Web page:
Kiadis Pharma N.V.’s licensing deal with Sanofi SA for its preclinical K-NK004 programs – kept under wraps until now – brings €17.5 million (US$19.7 million) up front with as much as €857.5 million more if preclinical, clinical, regulatory, and commercial goals are reached, as well as royalties potentially into the double digits.

The deal covers Amsterdam-based Kiadis’ CD38 knockout (CD38KO) K-NK therapeutic for combination with anti-CD38 monoclonal antibodies, including Sanofi’s recently approved Sarclisa (isatuximab-irfc) for patients with multiple myeloma (MM). Sanofi, of Paris, gained the FDA’s go-ahead for Sarclisa in March. Included as well for Sanofi are exclusive rights to use Kiadis’ K-NK platform with two undisclosed preclinical programs.

Treatment of MM with anti-CD38 antibodies such as Sarclisa depletes the patients’ own natural killer (NK) cells, since NK cells also express CD38. Kiadis’ CD38KO K-NK cells have been modified to prevent that, providing an adjunctive infusion that reinvigorates the synergy between NK cells and antibodies to attack tumors.

Under the terms, Sanofi will be responsible for and will bear all costs related to R&D, manufacturing, regulatory and commercial activities related to the licensed K-NK programs. Kiadis will supply PM21 particles and select universal donors for Sanofi, paid for by the latter. In May, Kiadis unveiled new data related to the K-NK platform at the International Society of Cell & Gene Therapy virtual meeting. Findings showed how cytokine pre-activation enhances Kiadis’ PM21-particle-driven NK cell expansion. NK cells from healthy donor-derived peripheral blood mononuclear cell were stimulated overnight with interleukin-12 (IL-12), IL-18 and IL-15 and then expanded with the particles, which yielded a significantly increased further expansion of NK cells than with PM21 by itself. Also, the preactivated NK cells pumped out even larger amounts of interferon gamma and proved very responsive to activation by K562 tumor cells or cytokines, the company noted.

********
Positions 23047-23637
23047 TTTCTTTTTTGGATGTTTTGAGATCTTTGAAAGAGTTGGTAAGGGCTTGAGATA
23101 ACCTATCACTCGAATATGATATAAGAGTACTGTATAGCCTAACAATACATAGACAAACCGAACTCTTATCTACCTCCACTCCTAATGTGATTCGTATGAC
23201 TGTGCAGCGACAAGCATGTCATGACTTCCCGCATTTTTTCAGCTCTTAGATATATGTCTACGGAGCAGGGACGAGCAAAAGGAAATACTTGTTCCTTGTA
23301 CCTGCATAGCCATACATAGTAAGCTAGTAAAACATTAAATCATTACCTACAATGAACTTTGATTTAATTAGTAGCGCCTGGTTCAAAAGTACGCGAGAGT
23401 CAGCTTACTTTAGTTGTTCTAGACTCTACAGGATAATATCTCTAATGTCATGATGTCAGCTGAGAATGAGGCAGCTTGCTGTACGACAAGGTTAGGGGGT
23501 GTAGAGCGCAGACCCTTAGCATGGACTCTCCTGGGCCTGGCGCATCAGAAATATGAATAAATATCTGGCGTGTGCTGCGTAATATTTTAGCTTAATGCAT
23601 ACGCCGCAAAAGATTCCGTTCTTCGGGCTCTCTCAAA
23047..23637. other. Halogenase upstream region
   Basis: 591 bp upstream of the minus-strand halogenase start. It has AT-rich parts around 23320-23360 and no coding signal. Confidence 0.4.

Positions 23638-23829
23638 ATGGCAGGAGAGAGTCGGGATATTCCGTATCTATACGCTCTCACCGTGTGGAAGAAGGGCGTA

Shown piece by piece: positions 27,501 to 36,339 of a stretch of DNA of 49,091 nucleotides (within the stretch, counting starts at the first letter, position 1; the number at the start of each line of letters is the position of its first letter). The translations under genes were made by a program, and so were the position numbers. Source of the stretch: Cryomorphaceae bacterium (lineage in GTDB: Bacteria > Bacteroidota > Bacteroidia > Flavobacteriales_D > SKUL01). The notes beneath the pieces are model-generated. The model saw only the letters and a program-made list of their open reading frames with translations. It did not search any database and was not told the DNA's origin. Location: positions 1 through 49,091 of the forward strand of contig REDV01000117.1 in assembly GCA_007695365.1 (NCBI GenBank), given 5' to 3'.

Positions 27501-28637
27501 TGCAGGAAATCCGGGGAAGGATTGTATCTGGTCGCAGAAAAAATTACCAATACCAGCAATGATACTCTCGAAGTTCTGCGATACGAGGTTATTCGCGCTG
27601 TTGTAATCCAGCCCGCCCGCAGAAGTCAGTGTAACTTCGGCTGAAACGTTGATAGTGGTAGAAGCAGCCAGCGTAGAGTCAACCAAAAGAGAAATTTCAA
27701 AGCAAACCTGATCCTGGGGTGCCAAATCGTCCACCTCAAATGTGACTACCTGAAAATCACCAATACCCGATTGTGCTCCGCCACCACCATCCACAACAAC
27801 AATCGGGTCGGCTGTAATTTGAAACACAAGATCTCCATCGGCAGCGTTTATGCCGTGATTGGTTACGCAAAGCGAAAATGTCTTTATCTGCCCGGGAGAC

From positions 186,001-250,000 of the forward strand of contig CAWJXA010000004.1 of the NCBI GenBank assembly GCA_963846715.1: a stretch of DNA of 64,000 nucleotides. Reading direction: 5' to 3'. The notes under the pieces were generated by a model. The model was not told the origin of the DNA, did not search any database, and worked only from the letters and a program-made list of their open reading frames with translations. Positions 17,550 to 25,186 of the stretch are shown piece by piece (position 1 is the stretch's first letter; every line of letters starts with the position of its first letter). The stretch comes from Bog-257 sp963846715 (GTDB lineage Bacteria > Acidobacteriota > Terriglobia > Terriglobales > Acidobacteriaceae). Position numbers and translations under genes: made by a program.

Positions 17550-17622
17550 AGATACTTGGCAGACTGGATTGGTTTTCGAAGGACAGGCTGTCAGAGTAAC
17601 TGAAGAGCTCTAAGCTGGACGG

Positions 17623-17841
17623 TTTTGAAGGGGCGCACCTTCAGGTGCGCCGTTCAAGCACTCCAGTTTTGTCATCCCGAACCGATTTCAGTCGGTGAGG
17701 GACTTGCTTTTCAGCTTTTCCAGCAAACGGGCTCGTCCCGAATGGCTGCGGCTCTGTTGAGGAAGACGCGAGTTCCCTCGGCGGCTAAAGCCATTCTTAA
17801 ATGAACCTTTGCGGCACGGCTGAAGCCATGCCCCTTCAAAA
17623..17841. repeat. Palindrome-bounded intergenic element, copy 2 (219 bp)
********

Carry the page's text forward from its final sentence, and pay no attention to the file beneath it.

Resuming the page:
Last year, Kiadis acquired Cytosen Therapeutics Inc., of Dallas, for the firm’s NK platform whereby a proprietary algorithm identifies optimal donors for universal NK cell therapies, based on activating KIR receptors and optimized mismatching of HLA-KIR genes, as well as favorable NKG2A/NKG2C ratios. The expansion process incorporates native membrane particles expressing membrane-bound IL-21 and 41bbL, which does away with the need for feeder cells, Piper Sandler analyst Edward Tenthoff pointed out in a June 25, 2020 report, maintaining a neutral rating on Kiadis. IL-21 specifically elongates telomerase and prevents senescence. The stock-based Cytosen transaction was valued at just €19.4 million (then US$21.9 million) at the start but could be worth up to €77.5 million altogether if six development and regulatory goals are reached, including U.S. approval of a product.

Sanofi’s license does not include rights to K-NK002 and K-NK003 or any other current and future Kiadis programs. In June, Kiadis said the first patient had enrolled in phase I study sponsored by Ohio State University in relapsed/refractory acute myeloid leukemia and myelodysplastic syndromes with off-the-shelf K-NK003. Data from the recent virtual European Hematology Association and American Society of Clinical Oncology meetings bespoke promising proof-of-concept for the FC21 NK cell therapy on which K-NK003 is based. The dose-finding study will evaluate safety and overall response rate, with first data due to roll out next year. Gatekeepers have cleared the IND for Kiadis’ K-NK002 phase I/II NK-Realm study to test the prospect with post-transplantation cyclophosphamide in patients undergoing a haploidentical hematopoietic stem cell transplant. Also likely to provide preliminary data next year, the effort will measure post-transplant relapse.

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